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Surge in Long-Term Birth Control After Trump's 2016 Win

By Alan Mozes
HealthDay Reporter

MONDAY, Feb. 4, 2019 (HealthDay News) -- Interpret the data whatever way you will, but a new study shows a jump in women getting long-term contraception in the month following the election of President Donald Trump.

The researchers' theory?

Study author Dr. Lydia Pace acknowledged that "there is limited concrete evidence about why this may have happened," but she stressed that the findings "strongly suggest that the election itself led to the increased rate of IUDs [intrauterine devices] and implants."

Why would that be the case?

"Following the election, there was certainly a lot of social media and other discussion about the implications of the election for access to contraception, which could have influenced women's decision-making," added Pace. She is an associate physician in the division of women's health at Brigham and Women's Hospital in Boston.

That notion was seconded in a statement from Planned Parenthood.

"In the first week after the 2016 election, Planned Parenthood saw an unprecedented surge in questions about access to health care and birth control, both online and in our health centers, and a nearly tenfold increase in appointments for IUDs," said Elizabeth Clark, Planned Parenthood's director of health media.

In Planned Parenthood's view, the culprit was a combination of the high out-of-pocket cost of contraception for the uninsured, coupled with the widespread perception that the 2016 election results posed a threat to the insurance expansion that had taken place following passage of the 2010 Affordable Care Act.

Clark noted that "without health insurance coverage for birth control, out-of-pocket costs for IUDs can range from $500 to $1,000, which is a major barrier for many people."

So, the bottom line is that "people were genuinely concerned that they might lose their birth control coverage or access to health care under the new administration," she added. "These spikes show just how important the Affordable Care Act's birth control benefit has been for people."

In the study, the rate of American women seeking intrauterine devices, implants or other forms of long-acting reversible contraception (LARC) shot up by nearly 22 percent during the month after the 2016 presidential election.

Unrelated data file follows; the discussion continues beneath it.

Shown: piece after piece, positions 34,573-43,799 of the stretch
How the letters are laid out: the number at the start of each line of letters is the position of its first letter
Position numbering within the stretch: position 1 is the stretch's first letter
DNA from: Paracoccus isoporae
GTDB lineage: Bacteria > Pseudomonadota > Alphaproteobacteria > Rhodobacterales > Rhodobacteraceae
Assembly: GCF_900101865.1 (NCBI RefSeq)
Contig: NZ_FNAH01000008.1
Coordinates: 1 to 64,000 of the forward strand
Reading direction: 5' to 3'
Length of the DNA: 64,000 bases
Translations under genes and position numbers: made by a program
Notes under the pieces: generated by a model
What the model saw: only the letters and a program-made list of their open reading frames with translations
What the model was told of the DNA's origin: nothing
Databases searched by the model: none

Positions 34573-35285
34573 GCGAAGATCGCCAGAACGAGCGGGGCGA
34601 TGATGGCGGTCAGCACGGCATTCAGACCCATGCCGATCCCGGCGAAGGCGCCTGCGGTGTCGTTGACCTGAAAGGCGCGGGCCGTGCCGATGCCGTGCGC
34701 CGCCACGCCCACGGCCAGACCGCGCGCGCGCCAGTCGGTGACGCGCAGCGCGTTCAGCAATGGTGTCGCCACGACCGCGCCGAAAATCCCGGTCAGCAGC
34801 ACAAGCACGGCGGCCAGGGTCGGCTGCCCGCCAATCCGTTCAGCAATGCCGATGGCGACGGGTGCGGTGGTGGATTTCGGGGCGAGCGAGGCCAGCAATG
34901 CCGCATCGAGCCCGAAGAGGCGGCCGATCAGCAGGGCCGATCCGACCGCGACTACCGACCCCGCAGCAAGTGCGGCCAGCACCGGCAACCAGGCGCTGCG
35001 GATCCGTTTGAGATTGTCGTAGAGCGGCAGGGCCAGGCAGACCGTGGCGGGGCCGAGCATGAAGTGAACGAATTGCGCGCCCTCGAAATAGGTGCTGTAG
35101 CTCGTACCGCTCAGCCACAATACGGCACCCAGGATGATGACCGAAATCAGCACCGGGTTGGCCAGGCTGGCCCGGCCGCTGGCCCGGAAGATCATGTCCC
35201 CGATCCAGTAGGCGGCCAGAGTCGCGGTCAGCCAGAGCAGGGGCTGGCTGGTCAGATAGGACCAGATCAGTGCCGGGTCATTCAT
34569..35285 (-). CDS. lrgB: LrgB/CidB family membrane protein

To reach that conclusion, the researchers combed through the private insurance claims of more than 3 million women (aged 18 to 45). Importantly, Medicare and Medicaid recipients were not included in the study.

Before the election, about 13.4 out of every 100,000 women had sought and obtained LARC. But during the 30 business days after the election, that figure jumped up to 16.3 per 100,000 women, the findings showed.

When extrapolated to cover the roughly 33 million American women of child-bearing age, that hike "would amount to 700 additional IUD or implant insertions per day that appear to be attributable to the election," Pace said.

"Although use of IUDs and implants is increasing, and there is also seasonal variation in use of IUDs and implants, the rise that we saw post-election is greater than one would expect based on existing trends and seasonal trends," she noted.

For example, Pace said that her team's analysis revealed no similarly dramatic post-Election Day shift in 2015.

While she said her team plans to conduct further analyses to explore contraception patterns in the two years since the 2016 election, it remains unclear for now whether the spike continued or abated.

The findings were published online Feb. 4 in the journal JAMA Internal Medicine.

More information

There's more on long-acting reversible contraception at the American Sexual Health Association.

SOURCES: Lydia Pace, M.D., M.P.H., professor, medicine, Harvard Medical School, and associate physician, division of women's health, department of medicine, Brigham and Women's Hospital, Boston; Elizabeth Clark, director, health media, Planned Parenthood Federation of America, New York City; Feb. 4, 2019, JAMA Internal Medicine, online

Copyright © 2019 HealthDay. All rights reserved. URL:http://consumer.healthday.com/Article.asp?AID=742359

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